Under Armour organized their plan of attack in three different ways. First, some of the suits were sent to an Under Armour seamstress to have the back panel modified, this would eliminate the possibility that the vents were ballooning the suit and creating a drag. Secondly, they had Olympic skier, Lindsay Vonn publicly praise the quality of their products via Twitter – without specifically mentioning the suits. Thirdly, they sent out proactive statements that promised that Under Armour was

actively working on determining if the suits were, in fact, to blame. CEO Kevin Plank and Matt Mirchin, executive VP-global marketing were the official speakers for the brand, and both were adamant about the rigorous testing procedures for the Mach 39. They held multiple TV and print interviews, always pointing out groups of athletes who found success in world events while wearing Under Armour gear. After six days of racing without a podium finish, the team swapped back to their old Under Armour uniforms, yet still failed to produce

Crisis Management

When a brand decides to sponsor a team or an individual athlete, they are essentially looking to share in the athletes’ stories – their training and eventual success. For sponsors that support Olympic teams, it can be a great way for the sponsors to show how innovative their company is. With almost $1 million dollars invested in the project, expectations were high.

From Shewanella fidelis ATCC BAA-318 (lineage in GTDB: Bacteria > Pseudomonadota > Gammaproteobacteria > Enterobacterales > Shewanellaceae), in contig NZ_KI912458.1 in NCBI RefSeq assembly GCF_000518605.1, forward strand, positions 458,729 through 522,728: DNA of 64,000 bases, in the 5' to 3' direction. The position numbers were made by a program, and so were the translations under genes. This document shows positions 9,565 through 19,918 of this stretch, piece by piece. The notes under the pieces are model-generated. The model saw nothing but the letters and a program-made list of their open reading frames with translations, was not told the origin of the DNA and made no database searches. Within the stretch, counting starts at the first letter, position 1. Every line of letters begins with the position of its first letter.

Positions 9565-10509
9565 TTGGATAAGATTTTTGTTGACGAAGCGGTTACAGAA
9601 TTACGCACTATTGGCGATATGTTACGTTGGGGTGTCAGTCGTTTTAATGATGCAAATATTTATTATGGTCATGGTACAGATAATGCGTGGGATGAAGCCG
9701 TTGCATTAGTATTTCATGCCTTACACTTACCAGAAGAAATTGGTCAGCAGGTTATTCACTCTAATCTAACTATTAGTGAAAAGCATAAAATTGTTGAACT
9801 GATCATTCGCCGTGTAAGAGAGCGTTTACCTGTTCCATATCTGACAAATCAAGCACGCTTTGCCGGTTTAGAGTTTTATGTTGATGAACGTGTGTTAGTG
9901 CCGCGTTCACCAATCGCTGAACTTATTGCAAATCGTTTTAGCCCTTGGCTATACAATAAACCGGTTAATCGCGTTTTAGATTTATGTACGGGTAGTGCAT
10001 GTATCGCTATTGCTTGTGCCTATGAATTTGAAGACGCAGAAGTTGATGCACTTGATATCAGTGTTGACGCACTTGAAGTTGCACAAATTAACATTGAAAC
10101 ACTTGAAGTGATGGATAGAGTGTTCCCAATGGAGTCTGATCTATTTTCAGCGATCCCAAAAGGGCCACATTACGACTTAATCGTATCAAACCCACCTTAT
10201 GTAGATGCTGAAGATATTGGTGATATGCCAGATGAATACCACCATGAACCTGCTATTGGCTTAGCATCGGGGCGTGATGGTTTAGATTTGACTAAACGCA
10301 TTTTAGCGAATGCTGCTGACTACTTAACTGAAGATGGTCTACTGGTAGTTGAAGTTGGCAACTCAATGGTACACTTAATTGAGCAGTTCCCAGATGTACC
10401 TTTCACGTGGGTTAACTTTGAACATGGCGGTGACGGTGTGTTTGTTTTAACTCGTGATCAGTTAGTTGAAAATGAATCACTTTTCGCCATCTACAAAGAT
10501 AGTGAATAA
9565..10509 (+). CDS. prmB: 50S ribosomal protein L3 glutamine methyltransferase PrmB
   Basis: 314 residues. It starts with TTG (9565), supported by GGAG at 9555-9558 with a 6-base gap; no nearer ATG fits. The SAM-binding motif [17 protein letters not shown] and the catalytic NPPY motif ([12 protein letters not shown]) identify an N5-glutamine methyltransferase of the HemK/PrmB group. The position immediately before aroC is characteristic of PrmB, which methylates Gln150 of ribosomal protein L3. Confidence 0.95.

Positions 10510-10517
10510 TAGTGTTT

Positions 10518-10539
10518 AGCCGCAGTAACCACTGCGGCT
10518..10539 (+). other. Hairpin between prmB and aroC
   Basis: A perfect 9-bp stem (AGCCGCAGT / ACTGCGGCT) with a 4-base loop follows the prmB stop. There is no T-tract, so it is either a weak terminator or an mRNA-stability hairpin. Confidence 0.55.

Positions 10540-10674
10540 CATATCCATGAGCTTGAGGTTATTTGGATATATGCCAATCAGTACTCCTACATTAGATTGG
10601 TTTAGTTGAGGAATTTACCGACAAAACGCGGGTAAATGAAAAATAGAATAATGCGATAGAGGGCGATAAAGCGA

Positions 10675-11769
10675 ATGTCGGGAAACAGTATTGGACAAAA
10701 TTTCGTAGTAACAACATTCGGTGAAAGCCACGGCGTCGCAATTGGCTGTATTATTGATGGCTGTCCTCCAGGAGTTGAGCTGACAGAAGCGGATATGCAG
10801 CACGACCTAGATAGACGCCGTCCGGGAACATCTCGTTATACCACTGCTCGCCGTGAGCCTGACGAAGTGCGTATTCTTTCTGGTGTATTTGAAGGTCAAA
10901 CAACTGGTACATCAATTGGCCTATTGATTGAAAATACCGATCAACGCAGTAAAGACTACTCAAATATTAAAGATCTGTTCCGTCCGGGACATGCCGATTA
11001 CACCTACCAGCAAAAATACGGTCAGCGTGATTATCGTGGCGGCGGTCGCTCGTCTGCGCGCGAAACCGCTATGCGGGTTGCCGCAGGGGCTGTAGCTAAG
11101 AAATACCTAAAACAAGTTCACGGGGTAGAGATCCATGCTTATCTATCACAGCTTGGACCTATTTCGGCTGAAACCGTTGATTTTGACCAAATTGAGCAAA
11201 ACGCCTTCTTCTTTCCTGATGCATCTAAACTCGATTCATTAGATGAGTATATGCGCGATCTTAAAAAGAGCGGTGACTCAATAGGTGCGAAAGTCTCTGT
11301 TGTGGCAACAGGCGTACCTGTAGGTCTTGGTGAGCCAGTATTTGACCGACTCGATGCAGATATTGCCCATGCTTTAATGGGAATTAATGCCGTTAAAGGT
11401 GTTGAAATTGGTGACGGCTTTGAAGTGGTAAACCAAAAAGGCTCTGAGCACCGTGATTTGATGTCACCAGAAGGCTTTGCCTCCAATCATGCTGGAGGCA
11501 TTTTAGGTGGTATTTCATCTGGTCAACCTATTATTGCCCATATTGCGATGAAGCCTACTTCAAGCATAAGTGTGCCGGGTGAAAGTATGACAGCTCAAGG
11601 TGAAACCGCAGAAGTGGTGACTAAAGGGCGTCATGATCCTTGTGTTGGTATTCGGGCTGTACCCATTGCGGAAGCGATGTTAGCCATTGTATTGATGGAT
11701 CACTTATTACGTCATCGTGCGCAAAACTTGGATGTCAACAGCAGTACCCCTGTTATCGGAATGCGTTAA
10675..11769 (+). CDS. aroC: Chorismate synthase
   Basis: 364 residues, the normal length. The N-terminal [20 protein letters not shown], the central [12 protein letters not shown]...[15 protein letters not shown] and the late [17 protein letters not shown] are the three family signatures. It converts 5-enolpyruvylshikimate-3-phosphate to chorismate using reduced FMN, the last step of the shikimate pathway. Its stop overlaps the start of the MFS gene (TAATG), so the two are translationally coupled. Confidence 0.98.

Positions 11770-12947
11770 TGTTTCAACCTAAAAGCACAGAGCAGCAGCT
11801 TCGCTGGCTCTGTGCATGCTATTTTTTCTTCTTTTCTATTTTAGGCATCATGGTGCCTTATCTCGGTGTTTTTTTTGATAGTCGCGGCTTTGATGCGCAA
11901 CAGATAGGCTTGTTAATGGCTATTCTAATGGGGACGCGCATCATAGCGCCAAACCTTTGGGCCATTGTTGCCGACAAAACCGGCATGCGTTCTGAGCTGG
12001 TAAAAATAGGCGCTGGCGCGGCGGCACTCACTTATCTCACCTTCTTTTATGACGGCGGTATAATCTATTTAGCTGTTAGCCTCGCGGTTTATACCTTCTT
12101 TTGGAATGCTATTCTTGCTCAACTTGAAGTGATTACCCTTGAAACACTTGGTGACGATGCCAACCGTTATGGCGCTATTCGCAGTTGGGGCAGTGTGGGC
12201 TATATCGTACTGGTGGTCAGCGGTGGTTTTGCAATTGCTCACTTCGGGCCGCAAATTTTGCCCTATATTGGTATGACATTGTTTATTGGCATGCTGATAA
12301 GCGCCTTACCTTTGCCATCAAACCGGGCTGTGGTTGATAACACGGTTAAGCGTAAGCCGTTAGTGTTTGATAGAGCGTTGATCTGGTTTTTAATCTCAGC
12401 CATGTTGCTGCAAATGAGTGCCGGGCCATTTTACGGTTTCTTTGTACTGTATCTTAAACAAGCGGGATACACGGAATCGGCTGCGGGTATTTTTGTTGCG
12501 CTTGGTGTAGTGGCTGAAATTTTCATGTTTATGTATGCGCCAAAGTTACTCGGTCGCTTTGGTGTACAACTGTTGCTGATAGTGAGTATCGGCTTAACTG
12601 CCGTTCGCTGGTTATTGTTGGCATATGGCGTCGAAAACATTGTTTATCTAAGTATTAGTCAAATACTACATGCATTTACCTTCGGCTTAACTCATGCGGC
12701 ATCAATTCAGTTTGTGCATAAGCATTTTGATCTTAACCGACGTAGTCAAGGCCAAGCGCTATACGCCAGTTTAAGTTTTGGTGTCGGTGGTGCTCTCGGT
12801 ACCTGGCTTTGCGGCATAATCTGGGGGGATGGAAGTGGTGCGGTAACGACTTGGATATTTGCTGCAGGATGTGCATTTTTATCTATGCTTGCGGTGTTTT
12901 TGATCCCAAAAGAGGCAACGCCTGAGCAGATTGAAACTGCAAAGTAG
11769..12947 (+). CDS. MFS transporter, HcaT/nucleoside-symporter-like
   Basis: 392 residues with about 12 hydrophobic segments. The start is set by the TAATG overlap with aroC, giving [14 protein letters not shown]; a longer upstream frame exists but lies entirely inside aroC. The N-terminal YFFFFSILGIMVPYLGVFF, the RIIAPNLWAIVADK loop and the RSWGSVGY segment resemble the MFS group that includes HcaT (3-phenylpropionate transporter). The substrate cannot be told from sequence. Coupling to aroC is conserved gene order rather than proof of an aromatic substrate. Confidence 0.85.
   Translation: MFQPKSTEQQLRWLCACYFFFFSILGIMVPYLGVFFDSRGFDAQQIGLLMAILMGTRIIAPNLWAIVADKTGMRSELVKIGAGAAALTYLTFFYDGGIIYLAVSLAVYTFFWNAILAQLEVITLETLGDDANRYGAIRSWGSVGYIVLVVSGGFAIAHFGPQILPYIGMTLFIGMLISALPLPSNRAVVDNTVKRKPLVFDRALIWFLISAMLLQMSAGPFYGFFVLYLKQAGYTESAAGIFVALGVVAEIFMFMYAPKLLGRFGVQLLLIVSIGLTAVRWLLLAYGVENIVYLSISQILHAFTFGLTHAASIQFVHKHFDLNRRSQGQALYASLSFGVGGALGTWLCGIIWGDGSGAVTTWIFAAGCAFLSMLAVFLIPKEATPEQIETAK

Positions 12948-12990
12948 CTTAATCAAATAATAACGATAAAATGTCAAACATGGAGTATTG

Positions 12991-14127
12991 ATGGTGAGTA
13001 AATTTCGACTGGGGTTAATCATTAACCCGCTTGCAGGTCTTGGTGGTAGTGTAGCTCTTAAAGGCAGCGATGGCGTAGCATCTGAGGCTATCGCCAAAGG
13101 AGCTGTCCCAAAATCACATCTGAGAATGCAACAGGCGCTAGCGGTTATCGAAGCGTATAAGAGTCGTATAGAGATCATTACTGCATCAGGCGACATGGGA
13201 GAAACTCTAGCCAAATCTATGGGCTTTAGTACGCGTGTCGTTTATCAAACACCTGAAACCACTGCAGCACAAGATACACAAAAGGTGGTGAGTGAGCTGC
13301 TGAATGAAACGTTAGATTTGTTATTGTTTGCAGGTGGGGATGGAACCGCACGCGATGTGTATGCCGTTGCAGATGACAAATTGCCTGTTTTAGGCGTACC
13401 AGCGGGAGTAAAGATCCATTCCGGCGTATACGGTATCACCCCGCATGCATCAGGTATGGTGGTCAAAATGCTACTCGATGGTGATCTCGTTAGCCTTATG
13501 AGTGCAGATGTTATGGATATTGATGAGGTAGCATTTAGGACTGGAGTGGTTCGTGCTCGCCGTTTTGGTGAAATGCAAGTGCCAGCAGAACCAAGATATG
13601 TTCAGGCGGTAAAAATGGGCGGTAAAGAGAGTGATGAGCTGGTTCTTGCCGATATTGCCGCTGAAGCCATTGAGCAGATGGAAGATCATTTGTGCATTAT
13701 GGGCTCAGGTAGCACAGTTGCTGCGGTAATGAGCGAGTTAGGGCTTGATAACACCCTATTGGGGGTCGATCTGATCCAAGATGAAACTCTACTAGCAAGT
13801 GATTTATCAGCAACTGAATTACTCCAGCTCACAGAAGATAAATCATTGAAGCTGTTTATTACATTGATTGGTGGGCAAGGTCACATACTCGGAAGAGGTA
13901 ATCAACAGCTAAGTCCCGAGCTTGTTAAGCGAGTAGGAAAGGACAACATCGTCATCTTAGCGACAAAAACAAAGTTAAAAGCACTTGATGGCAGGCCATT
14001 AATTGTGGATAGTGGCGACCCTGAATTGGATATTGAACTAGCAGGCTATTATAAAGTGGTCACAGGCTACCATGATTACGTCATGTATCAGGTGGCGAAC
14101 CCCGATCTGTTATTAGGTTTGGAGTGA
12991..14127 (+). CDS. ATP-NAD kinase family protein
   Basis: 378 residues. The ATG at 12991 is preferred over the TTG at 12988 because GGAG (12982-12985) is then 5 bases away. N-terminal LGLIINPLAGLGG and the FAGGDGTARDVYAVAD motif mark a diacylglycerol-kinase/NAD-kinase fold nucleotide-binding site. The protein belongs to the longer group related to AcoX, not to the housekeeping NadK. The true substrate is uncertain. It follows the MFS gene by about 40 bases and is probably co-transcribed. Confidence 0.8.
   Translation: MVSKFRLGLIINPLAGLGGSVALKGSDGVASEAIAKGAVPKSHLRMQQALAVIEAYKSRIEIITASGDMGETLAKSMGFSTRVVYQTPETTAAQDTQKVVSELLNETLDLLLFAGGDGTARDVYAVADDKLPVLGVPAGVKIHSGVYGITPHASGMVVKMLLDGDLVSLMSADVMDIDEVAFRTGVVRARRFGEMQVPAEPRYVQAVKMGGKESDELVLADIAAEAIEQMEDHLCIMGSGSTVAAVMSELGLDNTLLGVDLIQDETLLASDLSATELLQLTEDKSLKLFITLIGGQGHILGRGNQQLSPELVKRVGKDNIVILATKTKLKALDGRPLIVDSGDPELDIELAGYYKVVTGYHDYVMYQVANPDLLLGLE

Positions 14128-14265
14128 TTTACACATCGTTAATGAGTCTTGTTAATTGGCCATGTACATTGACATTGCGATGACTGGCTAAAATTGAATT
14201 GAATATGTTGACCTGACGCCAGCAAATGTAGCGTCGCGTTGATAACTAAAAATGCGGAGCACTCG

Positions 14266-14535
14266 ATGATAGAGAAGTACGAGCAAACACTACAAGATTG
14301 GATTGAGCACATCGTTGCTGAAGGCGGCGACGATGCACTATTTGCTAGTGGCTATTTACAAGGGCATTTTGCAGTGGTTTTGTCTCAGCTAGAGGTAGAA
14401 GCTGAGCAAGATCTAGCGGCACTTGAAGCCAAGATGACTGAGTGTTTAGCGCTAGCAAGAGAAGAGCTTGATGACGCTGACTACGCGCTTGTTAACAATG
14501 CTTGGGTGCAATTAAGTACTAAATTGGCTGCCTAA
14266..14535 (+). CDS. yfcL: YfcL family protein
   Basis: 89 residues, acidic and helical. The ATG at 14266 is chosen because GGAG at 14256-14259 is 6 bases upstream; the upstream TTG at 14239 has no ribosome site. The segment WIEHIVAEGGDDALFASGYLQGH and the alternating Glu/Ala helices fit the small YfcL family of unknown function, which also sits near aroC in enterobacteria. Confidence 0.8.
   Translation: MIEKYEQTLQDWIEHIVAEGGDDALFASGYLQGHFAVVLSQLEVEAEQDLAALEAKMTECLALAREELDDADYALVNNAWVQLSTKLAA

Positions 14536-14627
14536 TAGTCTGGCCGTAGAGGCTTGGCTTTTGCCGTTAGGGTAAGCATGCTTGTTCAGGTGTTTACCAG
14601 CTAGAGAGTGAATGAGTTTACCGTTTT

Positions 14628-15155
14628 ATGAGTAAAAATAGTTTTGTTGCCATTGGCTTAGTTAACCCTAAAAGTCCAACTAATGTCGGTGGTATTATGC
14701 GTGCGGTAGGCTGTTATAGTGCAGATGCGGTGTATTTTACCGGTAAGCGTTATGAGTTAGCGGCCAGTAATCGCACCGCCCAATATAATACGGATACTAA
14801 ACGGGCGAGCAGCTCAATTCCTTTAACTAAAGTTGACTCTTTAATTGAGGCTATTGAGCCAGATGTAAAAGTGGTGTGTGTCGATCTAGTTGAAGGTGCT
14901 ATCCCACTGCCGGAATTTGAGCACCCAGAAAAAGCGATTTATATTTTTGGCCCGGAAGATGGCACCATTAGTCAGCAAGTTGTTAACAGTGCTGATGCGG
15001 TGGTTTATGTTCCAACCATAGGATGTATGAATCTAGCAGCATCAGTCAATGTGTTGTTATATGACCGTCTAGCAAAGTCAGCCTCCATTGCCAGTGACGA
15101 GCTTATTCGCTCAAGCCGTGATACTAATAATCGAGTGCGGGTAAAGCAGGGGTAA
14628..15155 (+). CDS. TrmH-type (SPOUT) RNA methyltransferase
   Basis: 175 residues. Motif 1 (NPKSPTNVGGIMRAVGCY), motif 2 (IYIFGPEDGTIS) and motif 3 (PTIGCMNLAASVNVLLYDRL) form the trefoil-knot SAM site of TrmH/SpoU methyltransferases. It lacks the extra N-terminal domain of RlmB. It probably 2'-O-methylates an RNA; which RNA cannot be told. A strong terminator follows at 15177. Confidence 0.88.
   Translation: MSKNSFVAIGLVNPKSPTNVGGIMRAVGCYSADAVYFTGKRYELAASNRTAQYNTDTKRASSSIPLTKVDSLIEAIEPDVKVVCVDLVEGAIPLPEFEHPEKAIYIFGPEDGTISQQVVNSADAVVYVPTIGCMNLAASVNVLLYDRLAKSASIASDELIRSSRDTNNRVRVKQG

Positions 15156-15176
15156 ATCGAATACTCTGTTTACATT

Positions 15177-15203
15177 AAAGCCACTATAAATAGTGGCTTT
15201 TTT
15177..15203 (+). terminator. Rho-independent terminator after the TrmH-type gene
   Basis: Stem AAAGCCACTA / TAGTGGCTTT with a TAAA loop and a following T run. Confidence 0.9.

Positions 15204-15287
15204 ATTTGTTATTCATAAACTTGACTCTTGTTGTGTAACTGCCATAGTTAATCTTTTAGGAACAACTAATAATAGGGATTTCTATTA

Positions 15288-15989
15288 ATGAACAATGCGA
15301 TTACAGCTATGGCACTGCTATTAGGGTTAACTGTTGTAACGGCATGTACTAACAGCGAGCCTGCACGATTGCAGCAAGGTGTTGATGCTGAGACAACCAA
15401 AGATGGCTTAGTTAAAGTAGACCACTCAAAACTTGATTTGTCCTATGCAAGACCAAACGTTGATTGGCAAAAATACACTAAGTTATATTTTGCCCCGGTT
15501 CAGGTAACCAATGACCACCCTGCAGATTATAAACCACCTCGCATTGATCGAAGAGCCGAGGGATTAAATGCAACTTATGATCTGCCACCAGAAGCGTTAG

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Interview with Joshua Robinson reporting on the US Speed Skating team’s performance in Sochi. Includes a discussion on whether Under Armour’s high-tech suits were to blame for the team’s lack of medals or if the team failed to effectively prepare for the event.


results. Ultimately, the US Speed Skating team’s performance was disappointing – with the team leaving the Olympics without a medal for the first time since 1984. Despite the criticisms of the team and the brand, Under Amour recently announced that the company has extended its sponsorship of the US Speed Skating team for the next eight years.

Sport Technology